children on farms
Life has been hectic with planting and foster lambing and hosting the hoards of visitors who come during lambing time.
My first foster appeared about a week after lambing began, May 10th. He was a lovely looking piebald, part Suffolk, with a black nose and one eye and one ear, and splotches elsewhere. His mom was a 7 year old who had triplets, and just couldn’t cope, so he was HUNGRY. I just had him a day, then Chris made a hopeful adoption, which failed after a couple of days, then he came back. He got the runs, from the double change in food, but we stoppered him up.
Meanwhile, three others appeared. Two were just hungry and cold; one’s mom just loved the other one; one was a tiny triplet, and I don’t remember about the third. The small pretty white one just never decided to live. I’d milk a mouthful into her, stroke her throat to get her to swallow, wait awhile then repeat. No luck. The other two lept forward, starting to fill saggy baggy coats. Yet another came who really had problems. Both eyes were sore, and he needed regular bottom washing (and the cage papers and my clothes constant changing.)
So the first foster lamb buyer came twice, took the two healthy ones, then agreed to take the vulnerable one free, along with two others. It just needed more care than I felt able to give. (He reports a week later that all are thriving, though the eyes are still sore.)
I’ve been super lucky that Kyle was home, as well as Will and Haley. Kyle stays up late, so the babies can get a warm tummy full in this cold weather, and Haley enjoys cuddling and feeding. Sharing the job of foster lambing is so much nicer. Ian does backup, disposing of soiled papers and doing my laundry.
So, the next lot came on fast. That wet and cold weather is not healthy for newborns. We had one huge triplet (the smaller pair stayed with mom), one whose mom got mastitis, one whose mom died during birthing, and two who were really hypothermic, who just didn’t get up to get that crucial first feed. The 3 were ok, the other two were touch and go.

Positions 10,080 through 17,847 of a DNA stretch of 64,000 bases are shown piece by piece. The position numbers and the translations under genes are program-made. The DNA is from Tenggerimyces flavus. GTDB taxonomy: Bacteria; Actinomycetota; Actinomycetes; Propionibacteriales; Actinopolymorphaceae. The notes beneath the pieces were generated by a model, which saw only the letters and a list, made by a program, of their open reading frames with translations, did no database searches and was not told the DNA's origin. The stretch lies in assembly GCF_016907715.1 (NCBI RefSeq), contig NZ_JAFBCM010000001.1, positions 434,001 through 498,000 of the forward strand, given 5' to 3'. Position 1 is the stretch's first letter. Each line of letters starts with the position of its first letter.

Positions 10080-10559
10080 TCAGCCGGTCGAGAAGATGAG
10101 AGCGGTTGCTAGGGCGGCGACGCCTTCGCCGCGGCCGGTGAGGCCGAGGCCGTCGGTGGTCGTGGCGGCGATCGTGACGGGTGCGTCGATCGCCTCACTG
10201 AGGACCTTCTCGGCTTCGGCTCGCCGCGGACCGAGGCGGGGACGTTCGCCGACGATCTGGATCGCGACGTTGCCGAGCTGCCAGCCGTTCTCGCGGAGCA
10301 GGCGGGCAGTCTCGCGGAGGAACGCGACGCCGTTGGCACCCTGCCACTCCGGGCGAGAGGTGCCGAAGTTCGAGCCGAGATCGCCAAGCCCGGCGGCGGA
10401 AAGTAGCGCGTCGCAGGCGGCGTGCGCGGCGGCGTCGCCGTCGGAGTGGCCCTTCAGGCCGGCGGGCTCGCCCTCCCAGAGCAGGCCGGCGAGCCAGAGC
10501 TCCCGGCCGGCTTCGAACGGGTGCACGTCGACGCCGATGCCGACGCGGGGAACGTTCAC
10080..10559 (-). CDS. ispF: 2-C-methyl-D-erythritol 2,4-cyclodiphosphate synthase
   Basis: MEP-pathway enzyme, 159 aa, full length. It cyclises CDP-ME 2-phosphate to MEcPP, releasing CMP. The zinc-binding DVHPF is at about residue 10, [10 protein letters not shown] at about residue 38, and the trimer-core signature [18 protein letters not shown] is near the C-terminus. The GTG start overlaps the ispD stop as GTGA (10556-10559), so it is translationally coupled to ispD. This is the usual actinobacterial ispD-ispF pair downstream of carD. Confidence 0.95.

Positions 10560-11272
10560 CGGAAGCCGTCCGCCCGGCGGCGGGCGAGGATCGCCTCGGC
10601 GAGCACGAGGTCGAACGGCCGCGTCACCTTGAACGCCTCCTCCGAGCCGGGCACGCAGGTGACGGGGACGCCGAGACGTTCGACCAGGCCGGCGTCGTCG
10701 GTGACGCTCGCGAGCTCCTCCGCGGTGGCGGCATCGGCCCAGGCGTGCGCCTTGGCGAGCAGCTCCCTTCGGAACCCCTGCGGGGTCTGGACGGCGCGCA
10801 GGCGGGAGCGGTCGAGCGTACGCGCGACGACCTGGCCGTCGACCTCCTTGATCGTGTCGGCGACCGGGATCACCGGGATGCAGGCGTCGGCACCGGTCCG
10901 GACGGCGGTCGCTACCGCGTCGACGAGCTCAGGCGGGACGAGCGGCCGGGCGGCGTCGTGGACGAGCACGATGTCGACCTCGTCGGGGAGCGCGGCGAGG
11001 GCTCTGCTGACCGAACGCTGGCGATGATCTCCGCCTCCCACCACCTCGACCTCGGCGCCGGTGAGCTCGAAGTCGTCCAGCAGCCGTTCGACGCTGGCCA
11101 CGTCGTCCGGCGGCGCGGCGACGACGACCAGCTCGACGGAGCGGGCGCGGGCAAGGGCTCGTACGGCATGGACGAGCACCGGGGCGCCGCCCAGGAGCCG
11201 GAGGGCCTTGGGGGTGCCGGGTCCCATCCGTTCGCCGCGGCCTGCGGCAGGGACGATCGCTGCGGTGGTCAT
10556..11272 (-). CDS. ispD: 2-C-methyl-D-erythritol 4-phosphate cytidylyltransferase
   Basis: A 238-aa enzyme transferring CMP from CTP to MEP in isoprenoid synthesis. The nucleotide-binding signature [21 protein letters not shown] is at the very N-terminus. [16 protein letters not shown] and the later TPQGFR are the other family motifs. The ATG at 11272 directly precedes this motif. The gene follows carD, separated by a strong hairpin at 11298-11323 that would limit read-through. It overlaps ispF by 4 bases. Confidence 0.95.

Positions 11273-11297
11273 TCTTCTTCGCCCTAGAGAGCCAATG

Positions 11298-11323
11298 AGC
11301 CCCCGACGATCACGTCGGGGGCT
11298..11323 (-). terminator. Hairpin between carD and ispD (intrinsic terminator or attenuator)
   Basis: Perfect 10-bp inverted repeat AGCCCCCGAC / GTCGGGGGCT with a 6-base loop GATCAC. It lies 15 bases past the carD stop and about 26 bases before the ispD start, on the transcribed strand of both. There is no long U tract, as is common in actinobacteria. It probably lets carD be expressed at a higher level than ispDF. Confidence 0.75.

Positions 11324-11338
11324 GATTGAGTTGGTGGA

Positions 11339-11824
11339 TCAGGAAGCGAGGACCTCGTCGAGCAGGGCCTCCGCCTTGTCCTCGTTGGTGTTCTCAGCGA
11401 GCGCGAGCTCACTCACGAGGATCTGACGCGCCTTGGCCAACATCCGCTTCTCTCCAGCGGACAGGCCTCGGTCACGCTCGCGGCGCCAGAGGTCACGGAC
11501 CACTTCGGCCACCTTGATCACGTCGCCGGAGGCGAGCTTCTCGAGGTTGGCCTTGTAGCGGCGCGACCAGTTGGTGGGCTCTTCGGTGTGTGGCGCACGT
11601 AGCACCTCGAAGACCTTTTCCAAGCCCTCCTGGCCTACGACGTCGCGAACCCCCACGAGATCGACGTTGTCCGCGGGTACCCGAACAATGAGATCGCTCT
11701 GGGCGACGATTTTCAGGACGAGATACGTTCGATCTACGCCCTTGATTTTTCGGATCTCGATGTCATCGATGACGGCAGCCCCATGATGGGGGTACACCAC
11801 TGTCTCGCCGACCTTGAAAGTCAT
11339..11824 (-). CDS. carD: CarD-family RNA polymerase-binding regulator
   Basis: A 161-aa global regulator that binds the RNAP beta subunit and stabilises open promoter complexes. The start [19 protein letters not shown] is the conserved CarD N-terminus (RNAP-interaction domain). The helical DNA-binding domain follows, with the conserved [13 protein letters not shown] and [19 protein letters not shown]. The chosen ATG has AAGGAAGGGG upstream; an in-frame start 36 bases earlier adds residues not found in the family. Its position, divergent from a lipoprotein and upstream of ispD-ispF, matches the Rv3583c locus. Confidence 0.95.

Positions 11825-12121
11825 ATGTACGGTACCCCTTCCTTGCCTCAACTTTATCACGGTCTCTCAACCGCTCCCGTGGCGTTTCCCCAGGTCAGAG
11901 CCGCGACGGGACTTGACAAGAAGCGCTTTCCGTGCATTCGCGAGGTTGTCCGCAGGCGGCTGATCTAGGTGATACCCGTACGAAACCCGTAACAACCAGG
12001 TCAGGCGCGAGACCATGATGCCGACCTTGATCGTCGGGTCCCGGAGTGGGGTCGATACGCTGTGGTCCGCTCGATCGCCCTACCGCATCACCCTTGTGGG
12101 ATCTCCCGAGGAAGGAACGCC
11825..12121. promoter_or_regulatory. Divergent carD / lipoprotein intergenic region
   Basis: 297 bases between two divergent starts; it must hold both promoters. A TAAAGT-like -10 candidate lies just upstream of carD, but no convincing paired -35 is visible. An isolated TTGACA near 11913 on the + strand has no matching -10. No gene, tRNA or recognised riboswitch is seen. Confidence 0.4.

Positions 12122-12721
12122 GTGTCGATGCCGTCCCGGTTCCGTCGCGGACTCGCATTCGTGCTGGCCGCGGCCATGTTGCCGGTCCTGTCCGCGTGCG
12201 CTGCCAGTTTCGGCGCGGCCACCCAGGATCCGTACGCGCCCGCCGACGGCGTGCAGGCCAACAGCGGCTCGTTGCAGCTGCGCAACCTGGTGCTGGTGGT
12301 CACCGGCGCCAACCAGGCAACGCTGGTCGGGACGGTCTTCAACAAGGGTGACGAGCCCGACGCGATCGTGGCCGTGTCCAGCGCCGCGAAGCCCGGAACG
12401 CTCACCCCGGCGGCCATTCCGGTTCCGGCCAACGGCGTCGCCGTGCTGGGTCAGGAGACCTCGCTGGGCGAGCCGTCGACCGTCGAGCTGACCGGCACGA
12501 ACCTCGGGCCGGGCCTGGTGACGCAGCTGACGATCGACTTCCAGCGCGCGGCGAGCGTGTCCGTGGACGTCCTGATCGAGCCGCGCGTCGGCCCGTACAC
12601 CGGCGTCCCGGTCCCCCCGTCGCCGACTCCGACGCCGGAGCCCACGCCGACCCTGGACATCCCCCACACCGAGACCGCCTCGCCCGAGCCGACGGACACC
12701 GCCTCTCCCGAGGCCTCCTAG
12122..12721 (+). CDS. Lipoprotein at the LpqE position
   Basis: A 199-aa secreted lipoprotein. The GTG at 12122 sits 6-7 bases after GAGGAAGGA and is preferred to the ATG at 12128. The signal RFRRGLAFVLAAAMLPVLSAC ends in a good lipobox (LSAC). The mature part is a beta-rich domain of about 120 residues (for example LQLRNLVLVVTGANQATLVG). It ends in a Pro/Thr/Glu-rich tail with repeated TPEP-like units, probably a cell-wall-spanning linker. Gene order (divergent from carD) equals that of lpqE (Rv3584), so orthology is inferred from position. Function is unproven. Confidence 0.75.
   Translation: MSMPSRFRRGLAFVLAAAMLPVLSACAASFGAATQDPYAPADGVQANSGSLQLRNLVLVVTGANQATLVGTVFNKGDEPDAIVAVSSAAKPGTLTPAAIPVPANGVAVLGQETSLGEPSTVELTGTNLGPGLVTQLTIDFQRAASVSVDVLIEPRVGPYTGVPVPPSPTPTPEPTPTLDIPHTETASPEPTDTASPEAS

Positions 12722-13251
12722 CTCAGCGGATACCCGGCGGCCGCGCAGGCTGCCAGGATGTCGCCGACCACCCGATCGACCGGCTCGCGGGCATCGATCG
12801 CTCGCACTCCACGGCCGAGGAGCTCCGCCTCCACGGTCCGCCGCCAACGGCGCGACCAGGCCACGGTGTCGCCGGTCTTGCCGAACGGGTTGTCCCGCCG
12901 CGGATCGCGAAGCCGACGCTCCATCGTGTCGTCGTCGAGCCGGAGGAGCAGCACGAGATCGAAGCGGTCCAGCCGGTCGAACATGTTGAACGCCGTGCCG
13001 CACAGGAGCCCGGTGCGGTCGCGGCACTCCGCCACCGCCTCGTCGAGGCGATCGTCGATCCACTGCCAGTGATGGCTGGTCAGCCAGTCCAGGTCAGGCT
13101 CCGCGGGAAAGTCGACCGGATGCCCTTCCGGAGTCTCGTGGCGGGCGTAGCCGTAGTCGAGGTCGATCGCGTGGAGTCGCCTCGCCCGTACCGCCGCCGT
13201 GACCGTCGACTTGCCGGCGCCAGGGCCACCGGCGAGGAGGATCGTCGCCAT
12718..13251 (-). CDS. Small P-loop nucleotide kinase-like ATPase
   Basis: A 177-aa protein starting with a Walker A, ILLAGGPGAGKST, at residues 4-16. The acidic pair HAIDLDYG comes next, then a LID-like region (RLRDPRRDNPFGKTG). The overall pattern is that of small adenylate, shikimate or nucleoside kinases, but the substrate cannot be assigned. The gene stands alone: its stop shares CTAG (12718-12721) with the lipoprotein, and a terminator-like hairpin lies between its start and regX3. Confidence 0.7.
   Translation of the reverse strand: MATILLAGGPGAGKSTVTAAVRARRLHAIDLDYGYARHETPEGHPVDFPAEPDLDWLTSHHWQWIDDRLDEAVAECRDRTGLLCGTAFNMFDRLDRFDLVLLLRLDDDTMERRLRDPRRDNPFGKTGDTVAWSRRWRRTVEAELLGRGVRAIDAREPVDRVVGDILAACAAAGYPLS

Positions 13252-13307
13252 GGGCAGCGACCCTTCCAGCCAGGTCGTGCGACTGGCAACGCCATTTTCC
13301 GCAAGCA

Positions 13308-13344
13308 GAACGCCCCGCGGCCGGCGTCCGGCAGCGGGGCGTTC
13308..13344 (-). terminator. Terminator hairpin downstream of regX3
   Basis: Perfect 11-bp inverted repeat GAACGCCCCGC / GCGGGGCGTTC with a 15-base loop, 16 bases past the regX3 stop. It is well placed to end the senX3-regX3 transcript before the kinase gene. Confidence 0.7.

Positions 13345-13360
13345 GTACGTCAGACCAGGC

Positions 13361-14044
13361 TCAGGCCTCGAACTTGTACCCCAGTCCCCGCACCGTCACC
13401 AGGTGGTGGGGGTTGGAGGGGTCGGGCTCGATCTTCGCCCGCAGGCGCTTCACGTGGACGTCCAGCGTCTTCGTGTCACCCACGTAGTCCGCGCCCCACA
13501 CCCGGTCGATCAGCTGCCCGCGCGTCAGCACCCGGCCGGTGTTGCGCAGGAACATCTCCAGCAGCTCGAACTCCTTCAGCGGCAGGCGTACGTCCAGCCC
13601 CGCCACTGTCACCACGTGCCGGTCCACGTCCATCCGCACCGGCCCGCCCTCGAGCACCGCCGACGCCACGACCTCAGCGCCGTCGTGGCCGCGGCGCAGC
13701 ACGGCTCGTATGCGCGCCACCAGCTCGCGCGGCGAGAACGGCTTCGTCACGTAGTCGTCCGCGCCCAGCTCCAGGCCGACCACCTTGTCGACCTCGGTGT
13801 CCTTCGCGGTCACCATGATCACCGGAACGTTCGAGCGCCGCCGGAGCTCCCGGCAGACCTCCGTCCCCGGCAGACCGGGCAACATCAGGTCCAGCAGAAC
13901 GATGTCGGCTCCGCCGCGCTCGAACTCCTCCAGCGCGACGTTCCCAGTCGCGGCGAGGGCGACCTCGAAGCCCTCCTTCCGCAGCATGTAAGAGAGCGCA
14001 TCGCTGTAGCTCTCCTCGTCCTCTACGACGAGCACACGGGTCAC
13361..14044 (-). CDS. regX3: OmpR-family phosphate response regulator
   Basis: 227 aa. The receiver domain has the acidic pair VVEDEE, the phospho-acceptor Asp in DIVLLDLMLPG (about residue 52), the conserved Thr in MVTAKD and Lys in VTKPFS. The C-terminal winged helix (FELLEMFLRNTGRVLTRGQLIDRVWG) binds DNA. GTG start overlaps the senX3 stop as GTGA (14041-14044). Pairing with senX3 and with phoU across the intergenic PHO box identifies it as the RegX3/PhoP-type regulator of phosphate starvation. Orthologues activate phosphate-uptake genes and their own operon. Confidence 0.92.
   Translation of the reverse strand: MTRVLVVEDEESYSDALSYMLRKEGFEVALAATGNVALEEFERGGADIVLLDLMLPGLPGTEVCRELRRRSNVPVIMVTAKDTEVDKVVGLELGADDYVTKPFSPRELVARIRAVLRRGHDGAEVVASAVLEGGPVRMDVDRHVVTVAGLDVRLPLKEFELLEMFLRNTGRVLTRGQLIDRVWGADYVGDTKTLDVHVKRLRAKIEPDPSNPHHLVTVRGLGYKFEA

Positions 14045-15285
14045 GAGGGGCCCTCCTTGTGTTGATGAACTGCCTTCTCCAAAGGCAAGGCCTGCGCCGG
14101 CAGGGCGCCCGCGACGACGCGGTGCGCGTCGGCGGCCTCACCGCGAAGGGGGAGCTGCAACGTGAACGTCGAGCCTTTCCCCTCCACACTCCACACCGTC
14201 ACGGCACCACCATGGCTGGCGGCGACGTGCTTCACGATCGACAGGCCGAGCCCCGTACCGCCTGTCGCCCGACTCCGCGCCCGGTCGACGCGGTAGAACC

I was having too many visitors and getting really tired. Nathan was an enormous help with the visitors, taking them to the Wool Shed when I was washing up; “come on guys” invitations to see hens, tractors, sheep drives as I sold items or talked one on one to more seriously interested folks. It was getting really hard to feed in the morning and wash the cage floor, then get myself hooked up for the morning feed, to be finished in time for the 10 am visitors.
My 2nd set of customers were teenagers – they were planning to do a 4H project. 14 people arrived at the same time – 3 groups – and I needed to teach the new owners. Nathan to the rescue again. The really cold baby made it, thanks to constant cuddling by every visitor who sat down, as well as my wearing it inside my coveralls (another change of clothing thanks Ian). It could only take 1 swallow every 5 minutes at first, but the report today is that it is gambolling up and down the hallways.
It can truly be a miracle. Its a joy to be part of it. Its a relief to have it over for another year.
One of the teens reported in:
It was an interesting long ride home and everybody is doing fine. The weak boy is taking a little bit more from the bottle and is kind of walking. I think the weak girl is my mom’s favourite she cuddle right up to her at feeding time. We have been feeding the weak ones often and are planning on going at 8pm, 10pm, and I will be waking up at 2am to feed just the weak ones again. It is quite the adventure to have 5 lambs and a great experience. Thank you once again!